She will make a splendid woman if all this emotionalism and imagination is directed into the right channels but hers is the type of nature that can be utterly warped by wrong handling. The wings of the stork rustle again and the only thing that [worries] me is how will Alice [develop] if I should [page 9] be taken away from her. One has to think of such things. Not that I have any undue apprehensions, but you know what no one else but Delia and Ruth & Manuel know -- that it is a life and death matter with me. But I made up my mind to take the chance, for if all goes well Manuel and I will be too unutterably happy to have two children. Much as I wanted Alice, I want this baby still more.

I am quite proud of Alice's behavior at table. We do not have her use a high chair. We have her sit on several books in an [page 10] ordinary chair ↑at breakfast and lunch. Neither of the children come to dinner↓ and she uses the same glass and same cup and saucer for her cocoa -- that we do. She has her own knife and fork and spoon. Otherwise no different utensils and she never spills anything and helps herself to such things as bread etc when they are passed with much dignity. Josephine, too, is blossoming like a little flower and is a sweet obedient child. She has adenoids though not badly, but I am going to have them taken out this summer and then I think she will make even more progress. [page 11]

I have been doing quite a lot of speaking lately. Monday of this week one of the best lawyers in town and another man and myself and Miss Bullock a nurse doing work in this part of the state under the auspices of the State Tuberculosis Society had an open debate in the High School auditorium (where you spoke that evening) on the necessity of a school nurse. We two women against the two men. It was quite exciting and was a genuine victory when we won for the Parent-Teachers Association which had been luke warm, immediately went on [page 12] record with a resolution to be taken to the school board next week asking that they engage a nurse for next year. Tuesday night I talked at the Whittier school on the same subject and the Parent-Teachers Association there went on record with a resolution & committee & tonight I talk to the P.T. Assoc of the Emerson school. The plan is to get the three committees to go together before the board. Also I have made arrangements with Miss Bullock to give use every fourth Saturday in Girard for babies & children under six -- weigh & measure [page 13] them, give advice concerning their diet etc. We have also arranged for two stations in the camps for once a month each. I have made up my mind Girard must have a school nurse -- also that the county must have one & I shan't give up till I get them.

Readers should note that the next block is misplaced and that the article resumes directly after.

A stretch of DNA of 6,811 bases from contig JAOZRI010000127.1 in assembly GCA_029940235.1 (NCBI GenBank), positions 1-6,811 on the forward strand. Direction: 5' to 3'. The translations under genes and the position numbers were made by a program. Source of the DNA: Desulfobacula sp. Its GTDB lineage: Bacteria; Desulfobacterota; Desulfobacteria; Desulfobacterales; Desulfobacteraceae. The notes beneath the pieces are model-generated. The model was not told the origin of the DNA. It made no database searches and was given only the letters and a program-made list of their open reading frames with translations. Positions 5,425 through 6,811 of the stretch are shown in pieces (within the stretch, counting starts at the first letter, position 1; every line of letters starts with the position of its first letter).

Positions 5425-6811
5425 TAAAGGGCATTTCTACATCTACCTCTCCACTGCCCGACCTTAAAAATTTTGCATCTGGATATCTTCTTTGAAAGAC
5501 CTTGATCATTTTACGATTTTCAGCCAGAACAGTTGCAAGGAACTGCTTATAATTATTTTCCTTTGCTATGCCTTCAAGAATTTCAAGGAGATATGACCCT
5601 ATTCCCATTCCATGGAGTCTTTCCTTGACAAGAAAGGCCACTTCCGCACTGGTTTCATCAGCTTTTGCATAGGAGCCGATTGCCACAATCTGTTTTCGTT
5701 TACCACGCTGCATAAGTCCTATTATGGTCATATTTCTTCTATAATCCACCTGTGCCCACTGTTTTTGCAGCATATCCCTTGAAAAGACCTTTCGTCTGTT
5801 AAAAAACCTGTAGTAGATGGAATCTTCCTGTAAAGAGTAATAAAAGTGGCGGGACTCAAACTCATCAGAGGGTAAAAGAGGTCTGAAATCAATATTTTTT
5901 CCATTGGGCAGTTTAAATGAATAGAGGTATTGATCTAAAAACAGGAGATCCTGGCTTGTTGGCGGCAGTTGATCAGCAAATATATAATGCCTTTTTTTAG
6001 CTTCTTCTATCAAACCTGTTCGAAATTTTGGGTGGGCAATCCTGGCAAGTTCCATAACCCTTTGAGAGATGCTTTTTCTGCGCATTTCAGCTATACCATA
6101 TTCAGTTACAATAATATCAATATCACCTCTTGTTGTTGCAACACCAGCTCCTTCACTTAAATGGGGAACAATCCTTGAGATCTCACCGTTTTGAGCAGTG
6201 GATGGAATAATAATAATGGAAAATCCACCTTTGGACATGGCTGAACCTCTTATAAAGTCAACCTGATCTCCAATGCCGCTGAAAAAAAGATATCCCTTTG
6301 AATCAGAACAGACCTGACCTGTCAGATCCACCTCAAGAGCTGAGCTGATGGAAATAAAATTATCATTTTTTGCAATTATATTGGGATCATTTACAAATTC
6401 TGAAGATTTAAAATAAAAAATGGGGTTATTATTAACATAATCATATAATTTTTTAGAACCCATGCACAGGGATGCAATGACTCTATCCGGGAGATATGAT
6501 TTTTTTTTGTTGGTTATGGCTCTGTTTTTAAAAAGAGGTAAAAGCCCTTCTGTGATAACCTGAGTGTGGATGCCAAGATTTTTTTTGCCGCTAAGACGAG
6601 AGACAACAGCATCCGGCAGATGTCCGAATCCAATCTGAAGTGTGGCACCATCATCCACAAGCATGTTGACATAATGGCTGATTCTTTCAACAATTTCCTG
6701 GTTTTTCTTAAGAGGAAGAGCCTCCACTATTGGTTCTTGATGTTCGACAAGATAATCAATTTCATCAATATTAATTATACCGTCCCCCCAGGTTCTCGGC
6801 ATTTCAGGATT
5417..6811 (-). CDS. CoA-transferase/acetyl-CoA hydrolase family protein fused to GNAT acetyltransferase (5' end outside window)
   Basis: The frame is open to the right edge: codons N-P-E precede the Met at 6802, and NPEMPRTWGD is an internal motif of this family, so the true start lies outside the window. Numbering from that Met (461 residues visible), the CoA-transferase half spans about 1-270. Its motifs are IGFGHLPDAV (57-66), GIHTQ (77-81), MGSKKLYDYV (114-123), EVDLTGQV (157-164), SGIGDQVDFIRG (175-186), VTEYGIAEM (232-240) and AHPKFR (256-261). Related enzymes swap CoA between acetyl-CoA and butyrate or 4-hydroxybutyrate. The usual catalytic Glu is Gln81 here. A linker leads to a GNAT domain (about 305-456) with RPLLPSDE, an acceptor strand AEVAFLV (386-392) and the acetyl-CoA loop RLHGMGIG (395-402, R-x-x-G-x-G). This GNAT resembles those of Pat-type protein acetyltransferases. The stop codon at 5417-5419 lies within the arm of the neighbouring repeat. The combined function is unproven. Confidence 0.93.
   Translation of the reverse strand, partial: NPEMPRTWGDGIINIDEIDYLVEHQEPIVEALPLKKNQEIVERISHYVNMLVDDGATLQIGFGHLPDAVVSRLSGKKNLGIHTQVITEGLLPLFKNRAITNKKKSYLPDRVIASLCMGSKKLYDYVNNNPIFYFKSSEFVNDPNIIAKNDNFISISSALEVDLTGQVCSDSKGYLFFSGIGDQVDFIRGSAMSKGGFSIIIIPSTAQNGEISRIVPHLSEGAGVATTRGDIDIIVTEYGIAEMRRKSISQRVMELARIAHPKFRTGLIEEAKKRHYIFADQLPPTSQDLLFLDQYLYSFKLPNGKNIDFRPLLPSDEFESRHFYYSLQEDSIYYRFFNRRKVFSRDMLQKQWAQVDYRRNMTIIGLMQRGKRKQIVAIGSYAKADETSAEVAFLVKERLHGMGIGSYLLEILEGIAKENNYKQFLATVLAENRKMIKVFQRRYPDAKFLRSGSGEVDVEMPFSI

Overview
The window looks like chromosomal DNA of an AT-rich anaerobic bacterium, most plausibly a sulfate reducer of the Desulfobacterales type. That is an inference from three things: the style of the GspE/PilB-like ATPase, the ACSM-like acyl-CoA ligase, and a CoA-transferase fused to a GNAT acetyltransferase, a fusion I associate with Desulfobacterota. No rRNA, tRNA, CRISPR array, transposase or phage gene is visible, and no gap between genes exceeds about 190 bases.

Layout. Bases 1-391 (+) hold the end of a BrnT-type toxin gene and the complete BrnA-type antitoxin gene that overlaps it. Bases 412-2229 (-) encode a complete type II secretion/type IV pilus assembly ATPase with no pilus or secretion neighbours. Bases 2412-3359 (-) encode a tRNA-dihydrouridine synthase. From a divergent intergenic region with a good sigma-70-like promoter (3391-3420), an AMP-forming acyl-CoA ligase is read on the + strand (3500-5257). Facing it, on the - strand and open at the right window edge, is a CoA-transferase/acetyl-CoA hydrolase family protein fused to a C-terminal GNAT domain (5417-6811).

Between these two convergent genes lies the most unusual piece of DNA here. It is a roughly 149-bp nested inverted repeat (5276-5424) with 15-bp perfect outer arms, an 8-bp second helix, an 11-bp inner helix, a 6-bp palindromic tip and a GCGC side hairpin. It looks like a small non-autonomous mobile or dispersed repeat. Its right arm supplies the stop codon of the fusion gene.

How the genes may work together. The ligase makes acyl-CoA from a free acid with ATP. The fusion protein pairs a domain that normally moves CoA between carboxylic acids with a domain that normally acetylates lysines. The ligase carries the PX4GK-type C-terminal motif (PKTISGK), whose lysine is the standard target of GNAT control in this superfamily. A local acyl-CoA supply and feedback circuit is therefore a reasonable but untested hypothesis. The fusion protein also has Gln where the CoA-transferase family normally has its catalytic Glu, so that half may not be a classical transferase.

The last of this month I speak for the largest of the Pittsburg women's clubs. I seem to make a talk for them about once a year. But I haven't decided on just what topic. It is kind of fun and keeps one in good form, but there isn't much of a thrill to it at that. The [page 14] audiences are too stodgy, too Kansasy. Sometimes I feel that I really am "a pagan in the mazes of Presbyterianism, a blower of bubbles in a stone quarry." (Manuel's phrase) but it keeps me from getting restless. I do love that peculiar exhilaration -- that sense of power that comes when you hold an audience big or little in your hand. I don't want ever to lose the technical skill of "landing" a laugh.